It's on Metro than to do a better job marketing their plan. They need to give people a better idea of what BRT is and that it is not a generic bus. Also, it is smart to design the BRT buses to look like light rail cars much as possible. It is going to come down to imagery. It be great to have all light rail but based on Houston's culture and the massive finances it has little chance of happening. Metro didn't do any favor for themselves with the boondoggle they turned the last light rail initiative into.

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Posted (edited)
2 hours ago, cougarpad said:

It's on Metro than to do a better job marketing their plan. They need to give people a better idea of what BRT is and that it is not a generic bus. Also, it is smart to design the BRT buses to look like light rail cars much as possible. It is going to come down to imagery. It be great to have all light rail but based on Houston's culture and the massive finances it has little chance of happening. Metro didn't do any favor for themselves with the boondoggle they turned the last light rail initiative into.

I think they've done a great job overall selling the plan with countless meetings throughout the city the past year. There will always be an ignorant minority no matter what. One positive is people seem all in for light rail to Hobby. 

Edited by j_cuevas713
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2 hours ago, cougarpad said:

It's on Metro than to do a better job marketing their plan. They need to give people a better idea of what BRT is and that it is not a generic bus. Also, it is smart to design the BRT buses to look like light rail cars much as possible. It is going to come down to imagery. It be great to have all light rail but based on Houston's culture and the massive finances it has little chance of happening. Metro didn't do any favor for themselves with the boondoggle they turned the last light rail initiative into.

 

i follow this stuff and would say i'm probably in the 95% percentile when it comes to understanding what they've proposed.. but i still have no idea how a i10 BRT would work or look or function.  The idea that somehow people would be happy(?) with being dropped off somewhere near the Raising Canes/Wendys and that that would somehow be a destination that makes sense to anyone is beyond me.    

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Of there isn't light rail along the old "University" route down Richmond Ave I am voting against it .... BRT is a poor substitute and a waste of money while taking up just as much lane space. The trains add a cool factor to urban transit which attracts riders while BRT is still just a bus.

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7 minutes ago, crock said:

 

 

i follow this stuff and would say i'm probably in the 95% percentile when it comes to understanding what they've proposed.. but i still have no idea how a i10 BRT would work or look or function.  The idea that somehow people would be happy(?) with being dropped off somewhere near the Raising Canes/Wendys and that that would somehow be a destination that makes sense to anyone is beyond me.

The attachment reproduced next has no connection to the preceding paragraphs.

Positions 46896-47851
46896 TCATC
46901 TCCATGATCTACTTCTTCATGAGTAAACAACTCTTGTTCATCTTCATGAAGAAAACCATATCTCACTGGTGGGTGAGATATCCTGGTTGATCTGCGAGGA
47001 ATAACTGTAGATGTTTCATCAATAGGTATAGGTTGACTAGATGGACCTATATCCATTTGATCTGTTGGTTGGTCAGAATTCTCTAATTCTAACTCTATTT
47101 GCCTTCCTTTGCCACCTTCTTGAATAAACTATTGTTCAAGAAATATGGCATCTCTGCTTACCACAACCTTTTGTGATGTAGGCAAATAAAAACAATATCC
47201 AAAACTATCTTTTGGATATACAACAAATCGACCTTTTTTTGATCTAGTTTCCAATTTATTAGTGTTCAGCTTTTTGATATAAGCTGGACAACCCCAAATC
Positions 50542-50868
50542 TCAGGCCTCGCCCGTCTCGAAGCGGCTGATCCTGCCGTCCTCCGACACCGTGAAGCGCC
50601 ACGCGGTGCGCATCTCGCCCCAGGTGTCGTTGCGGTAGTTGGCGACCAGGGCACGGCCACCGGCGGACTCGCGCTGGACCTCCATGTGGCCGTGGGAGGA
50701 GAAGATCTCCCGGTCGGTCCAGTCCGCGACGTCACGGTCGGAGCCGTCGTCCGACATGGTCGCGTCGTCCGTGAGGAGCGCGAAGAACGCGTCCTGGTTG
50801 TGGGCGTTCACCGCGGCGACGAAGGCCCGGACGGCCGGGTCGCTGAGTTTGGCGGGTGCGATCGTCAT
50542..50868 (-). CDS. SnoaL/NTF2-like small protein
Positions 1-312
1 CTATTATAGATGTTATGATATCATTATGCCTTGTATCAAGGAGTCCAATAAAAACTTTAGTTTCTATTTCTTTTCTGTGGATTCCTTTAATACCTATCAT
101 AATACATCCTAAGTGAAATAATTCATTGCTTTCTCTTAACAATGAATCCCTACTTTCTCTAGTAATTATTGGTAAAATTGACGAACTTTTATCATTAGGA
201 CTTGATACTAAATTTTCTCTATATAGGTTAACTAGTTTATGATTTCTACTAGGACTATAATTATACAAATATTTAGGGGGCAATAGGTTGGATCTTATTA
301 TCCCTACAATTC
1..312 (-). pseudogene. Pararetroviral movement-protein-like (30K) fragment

Cane's is awesome so I would take the BRT to Canes 

but your point is valid.  I assume some pedestrian bridges and bus connections will be involved

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Posted (edited)
2 hours ago, Toopicky said:

Of there isn't light rail along the old "University" route down Richmond Ave I am voting against it .... BRT is a poor substitute and a waste of money while taking up just as much lane space. The trains add a cool factor to urban transit which attracts riders while BRT is still just a bus.

BRT is far from being a waste of money. This form of transit has proven to be efficient and reliable across the world. It just hasn't caught fire in the US just yet. Chicago and SF both have BRT lines that have been a success. But let me get something straight, you are going to vote against the entire initiative because you want trains, when BRT is just as efficient? Please reconsider for the sake of all of us in this forum to vote YES. This city would be stuck for the next 20 years if not longer without a decent transit system. Every vote is EXTREMELY IMPORTANT this year. We NEED this to pass. I'm a little lost how you didn't know about the University Line status, when it's been in the current state for almost 15 years. If you want to wait even longer for any form of transit, be my guest and vote NO. If you eventually want trains to replace the BRT lines, VOTE YES!

Edited by j_cuevas713
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Also a good way to make the case for light rail on the University corridor is to show high rider ship on the BRT - it can probably handle half the volume as light rail, so if the ridership approaches that then they can upgrade the guide ways.

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The only way to ever get LRT is to vote YES on transit expansion projects. We have to build an infrastructure now and can replace with whatever, whenever it makes sense. In the case for Houston the Northwest Transit Center will still succeed although it is not completely connected by train.